Photo credit (above): Martin Fisch | Flickr
5 values to live by
Have to admit that when I was younger, I couldn’t really imagine what I would be doing in my golden years. In a way, I’m very fortunate to have discovered my purpose in life very early on.
However, it has taken a bit longer figuring out exactly how I would achieve it – still learning and discovering every day!
I can attribute it only to divine intervention that I have found at least two organisations with values that mirror the principles that guide my path and allow me to remain true to my life purpose.
Today, I would like to delve into how everyday people, and heroes of today have shown me how to live by these five principles:
Bona fide heroes Datuk Dr Kim Tan of Springhill Management Ltd (UK), Professor William Hsiao of the Harvard School of Public Health and Professor Datuk Dr Khairuddin Yusof of our page 5 fame (click here to check out his story!) all have one thing in common.
They have shared their knowledge, experiences and visions with such zeal that it didn’t matter that we mere mortals in their presence were decades younger.
We were swept up in their ideas and in the dream that each one of us could make a real difference in this world.
Dr Kim mobilises captains of industry like himself to use their skills and business acumen to form viable and impactful social enterprises in all corners of the globe.
Being a health economist, Prof Hsiao transforms healthcare delivery systems – having an impact on millions of lives worldwide.
And Prof Khairuddin’s love of life and people has remained undiminished in the past 13 years I have known him.
Takeaway: Over the years, I have worked on this aspect – trying to dial back the tendency to micromanage, equipping people with the tools they need in order to accomplish what they need to, and letting go so they can fly solo.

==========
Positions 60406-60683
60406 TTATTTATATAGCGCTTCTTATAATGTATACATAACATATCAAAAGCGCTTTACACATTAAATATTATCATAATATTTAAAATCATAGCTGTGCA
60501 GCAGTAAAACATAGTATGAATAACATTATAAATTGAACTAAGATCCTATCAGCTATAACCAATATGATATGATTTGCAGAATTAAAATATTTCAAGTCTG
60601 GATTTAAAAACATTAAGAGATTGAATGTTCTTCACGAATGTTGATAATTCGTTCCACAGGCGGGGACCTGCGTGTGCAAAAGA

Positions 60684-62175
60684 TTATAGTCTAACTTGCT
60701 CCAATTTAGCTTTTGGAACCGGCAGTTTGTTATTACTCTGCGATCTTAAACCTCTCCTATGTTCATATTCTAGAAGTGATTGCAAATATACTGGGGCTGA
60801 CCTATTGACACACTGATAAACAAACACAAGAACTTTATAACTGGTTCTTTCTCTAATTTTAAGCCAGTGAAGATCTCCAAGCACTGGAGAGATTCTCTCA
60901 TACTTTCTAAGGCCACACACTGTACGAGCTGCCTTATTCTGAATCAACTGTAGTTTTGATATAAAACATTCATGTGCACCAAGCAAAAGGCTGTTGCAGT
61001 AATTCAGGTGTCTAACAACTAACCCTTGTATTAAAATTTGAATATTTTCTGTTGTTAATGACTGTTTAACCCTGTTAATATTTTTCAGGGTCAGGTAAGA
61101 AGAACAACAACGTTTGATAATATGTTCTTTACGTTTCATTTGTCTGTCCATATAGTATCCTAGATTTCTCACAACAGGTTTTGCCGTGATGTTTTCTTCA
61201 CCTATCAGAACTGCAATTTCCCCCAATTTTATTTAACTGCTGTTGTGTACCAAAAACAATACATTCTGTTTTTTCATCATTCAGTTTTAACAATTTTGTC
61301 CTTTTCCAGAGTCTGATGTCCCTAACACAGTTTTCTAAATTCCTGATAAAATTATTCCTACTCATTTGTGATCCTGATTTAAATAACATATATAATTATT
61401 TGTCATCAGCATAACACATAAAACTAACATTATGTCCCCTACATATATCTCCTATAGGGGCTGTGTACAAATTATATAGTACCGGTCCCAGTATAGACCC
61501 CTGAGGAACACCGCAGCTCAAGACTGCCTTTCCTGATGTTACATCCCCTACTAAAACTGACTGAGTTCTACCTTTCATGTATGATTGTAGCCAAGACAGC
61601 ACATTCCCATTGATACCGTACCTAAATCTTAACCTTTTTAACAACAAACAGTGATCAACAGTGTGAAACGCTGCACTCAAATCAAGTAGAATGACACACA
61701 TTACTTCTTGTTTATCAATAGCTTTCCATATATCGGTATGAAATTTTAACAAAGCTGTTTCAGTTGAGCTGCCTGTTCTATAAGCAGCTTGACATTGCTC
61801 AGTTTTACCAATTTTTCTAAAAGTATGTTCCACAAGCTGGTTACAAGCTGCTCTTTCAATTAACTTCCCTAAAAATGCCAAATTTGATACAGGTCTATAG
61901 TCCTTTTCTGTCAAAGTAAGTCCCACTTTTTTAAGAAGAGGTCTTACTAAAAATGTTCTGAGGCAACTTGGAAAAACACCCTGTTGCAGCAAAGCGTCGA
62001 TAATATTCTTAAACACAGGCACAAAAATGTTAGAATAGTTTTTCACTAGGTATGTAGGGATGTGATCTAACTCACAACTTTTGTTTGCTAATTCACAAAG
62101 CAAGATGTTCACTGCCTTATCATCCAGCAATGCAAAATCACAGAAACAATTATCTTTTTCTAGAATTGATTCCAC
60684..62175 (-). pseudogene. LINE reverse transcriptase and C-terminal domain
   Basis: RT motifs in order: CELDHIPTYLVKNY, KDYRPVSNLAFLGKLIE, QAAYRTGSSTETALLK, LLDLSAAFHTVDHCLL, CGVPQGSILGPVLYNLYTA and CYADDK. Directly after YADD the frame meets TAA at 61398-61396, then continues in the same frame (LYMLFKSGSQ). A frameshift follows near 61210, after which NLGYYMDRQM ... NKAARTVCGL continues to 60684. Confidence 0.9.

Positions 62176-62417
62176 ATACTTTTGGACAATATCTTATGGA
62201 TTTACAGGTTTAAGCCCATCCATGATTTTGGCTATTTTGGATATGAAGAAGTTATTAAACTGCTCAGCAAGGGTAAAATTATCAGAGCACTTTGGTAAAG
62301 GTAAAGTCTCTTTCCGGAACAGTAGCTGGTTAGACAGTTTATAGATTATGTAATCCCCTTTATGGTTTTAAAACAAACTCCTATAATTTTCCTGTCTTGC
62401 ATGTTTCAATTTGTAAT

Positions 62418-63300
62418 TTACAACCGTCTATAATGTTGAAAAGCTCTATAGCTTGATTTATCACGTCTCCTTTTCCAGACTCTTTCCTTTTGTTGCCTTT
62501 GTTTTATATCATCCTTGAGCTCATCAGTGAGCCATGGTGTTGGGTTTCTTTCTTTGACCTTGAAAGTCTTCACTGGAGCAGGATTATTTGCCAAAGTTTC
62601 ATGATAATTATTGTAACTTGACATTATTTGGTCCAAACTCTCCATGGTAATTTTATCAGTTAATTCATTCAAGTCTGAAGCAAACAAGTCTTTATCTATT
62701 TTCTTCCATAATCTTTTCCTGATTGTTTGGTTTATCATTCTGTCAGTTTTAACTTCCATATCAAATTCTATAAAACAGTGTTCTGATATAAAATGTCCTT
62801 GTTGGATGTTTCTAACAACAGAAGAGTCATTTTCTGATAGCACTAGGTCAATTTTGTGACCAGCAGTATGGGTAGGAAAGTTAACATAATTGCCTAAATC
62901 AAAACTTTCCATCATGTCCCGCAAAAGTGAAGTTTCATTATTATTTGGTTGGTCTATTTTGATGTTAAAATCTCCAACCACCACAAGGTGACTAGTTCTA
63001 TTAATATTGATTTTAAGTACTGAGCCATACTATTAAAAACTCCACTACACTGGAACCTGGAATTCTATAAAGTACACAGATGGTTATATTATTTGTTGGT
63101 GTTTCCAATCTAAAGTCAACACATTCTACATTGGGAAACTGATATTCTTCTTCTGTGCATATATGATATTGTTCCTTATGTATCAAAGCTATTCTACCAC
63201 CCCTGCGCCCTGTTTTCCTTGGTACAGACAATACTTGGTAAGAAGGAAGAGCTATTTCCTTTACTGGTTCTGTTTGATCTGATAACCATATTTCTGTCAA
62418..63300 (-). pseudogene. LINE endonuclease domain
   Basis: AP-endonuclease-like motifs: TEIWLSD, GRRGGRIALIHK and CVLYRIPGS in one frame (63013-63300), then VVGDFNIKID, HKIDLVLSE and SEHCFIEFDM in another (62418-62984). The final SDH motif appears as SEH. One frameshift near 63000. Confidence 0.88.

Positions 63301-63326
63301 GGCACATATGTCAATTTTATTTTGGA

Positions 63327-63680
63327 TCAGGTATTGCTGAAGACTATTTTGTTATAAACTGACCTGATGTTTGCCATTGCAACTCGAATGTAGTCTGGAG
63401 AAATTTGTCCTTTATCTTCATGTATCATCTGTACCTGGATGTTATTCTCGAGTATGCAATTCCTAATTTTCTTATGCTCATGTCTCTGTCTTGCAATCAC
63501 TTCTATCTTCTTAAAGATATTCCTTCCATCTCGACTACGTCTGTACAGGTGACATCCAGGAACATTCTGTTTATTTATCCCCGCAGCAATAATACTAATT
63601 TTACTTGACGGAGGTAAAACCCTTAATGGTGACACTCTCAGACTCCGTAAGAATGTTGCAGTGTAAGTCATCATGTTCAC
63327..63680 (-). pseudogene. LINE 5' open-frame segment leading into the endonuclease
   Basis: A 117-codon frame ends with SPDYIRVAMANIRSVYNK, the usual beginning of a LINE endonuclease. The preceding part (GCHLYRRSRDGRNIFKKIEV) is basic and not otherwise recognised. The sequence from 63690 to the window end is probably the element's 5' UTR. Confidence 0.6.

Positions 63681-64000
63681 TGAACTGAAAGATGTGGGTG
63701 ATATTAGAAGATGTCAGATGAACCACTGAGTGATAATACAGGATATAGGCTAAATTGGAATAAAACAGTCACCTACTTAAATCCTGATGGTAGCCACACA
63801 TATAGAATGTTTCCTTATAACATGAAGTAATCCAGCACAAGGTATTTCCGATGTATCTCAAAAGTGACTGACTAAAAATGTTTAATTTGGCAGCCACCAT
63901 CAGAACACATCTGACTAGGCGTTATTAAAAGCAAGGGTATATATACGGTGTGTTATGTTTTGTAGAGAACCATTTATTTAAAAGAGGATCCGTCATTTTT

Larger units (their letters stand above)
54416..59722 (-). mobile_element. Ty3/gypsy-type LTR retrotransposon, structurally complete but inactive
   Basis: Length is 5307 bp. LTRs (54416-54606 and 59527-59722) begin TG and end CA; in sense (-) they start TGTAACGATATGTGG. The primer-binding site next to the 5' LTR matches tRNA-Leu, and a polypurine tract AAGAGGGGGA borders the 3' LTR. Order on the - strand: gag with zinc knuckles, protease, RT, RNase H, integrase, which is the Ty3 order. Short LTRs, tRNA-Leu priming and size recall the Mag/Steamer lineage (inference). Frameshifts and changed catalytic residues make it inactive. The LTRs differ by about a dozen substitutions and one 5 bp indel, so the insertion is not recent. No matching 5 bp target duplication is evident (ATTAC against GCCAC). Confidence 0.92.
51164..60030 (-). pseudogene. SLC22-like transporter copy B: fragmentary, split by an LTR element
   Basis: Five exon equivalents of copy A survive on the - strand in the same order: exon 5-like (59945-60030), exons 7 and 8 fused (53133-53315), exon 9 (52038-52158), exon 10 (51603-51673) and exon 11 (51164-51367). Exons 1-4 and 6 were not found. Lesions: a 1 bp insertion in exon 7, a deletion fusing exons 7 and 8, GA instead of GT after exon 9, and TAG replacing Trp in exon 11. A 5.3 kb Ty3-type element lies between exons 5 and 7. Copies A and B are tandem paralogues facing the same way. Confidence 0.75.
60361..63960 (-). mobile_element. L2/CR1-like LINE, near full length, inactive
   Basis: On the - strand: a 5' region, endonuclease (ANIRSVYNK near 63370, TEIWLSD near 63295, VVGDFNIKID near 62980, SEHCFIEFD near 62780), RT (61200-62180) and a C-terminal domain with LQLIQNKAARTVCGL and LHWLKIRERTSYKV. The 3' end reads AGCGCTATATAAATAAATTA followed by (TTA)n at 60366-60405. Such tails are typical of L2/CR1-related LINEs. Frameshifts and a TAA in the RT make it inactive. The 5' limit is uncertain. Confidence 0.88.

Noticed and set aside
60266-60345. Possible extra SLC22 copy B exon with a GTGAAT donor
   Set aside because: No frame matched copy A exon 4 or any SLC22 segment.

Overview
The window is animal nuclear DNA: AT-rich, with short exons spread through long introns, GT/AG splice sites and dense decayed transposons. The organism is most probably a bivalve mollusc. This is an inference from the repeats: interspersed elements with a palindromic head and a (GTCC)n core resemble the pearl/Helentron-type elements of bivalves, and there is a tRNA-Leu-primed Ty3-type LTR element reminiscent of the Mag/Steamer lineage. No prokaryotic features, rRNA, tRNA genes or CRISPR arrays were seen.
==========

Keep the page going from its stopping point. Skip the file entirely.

Like my heroes, I think the lasting impression I want to leave is to ignite that drive to keep pushing and breaking boundaries.
My biggest hero, a senior leader in an American conglomerate who counts among the few to have everyone – from driver, factory worker, union leader to the senior leadership team – pay their last respects on the day he left us, and purveyor of warm smiles, my Pa always said, “If you want to help people, you don’t have to wait till you’re older or have finished your studies.”
Bless his heart, he knew (possibly before I did), that all I wanted to do in life was to help people who needed support. Here was a man who could connect with anybody, and in any space of time.
You could always see the expression on a waiter, or petrol pump attendant change from trepidation, “Oh dear, is he going to complain?”, to relief and happiness that someone recognised their work, their presence and was genuinely interested in knowing how their day had been.
We can all be sitting in the same office, even sharing the same corporate culture – but every day we can learn from our colleagues.
Takeaway: This point is related to the next – the act of connecting with people can be in itself exhilarating, but every single interaction is an opportunity to learn.
It calls to mind that movie Vantage Point where the main characters were all in that same crowded square bustling with thousands of other people – but from their different viewpoints (both in the physical and political sense) how they played different roles in the events of the day.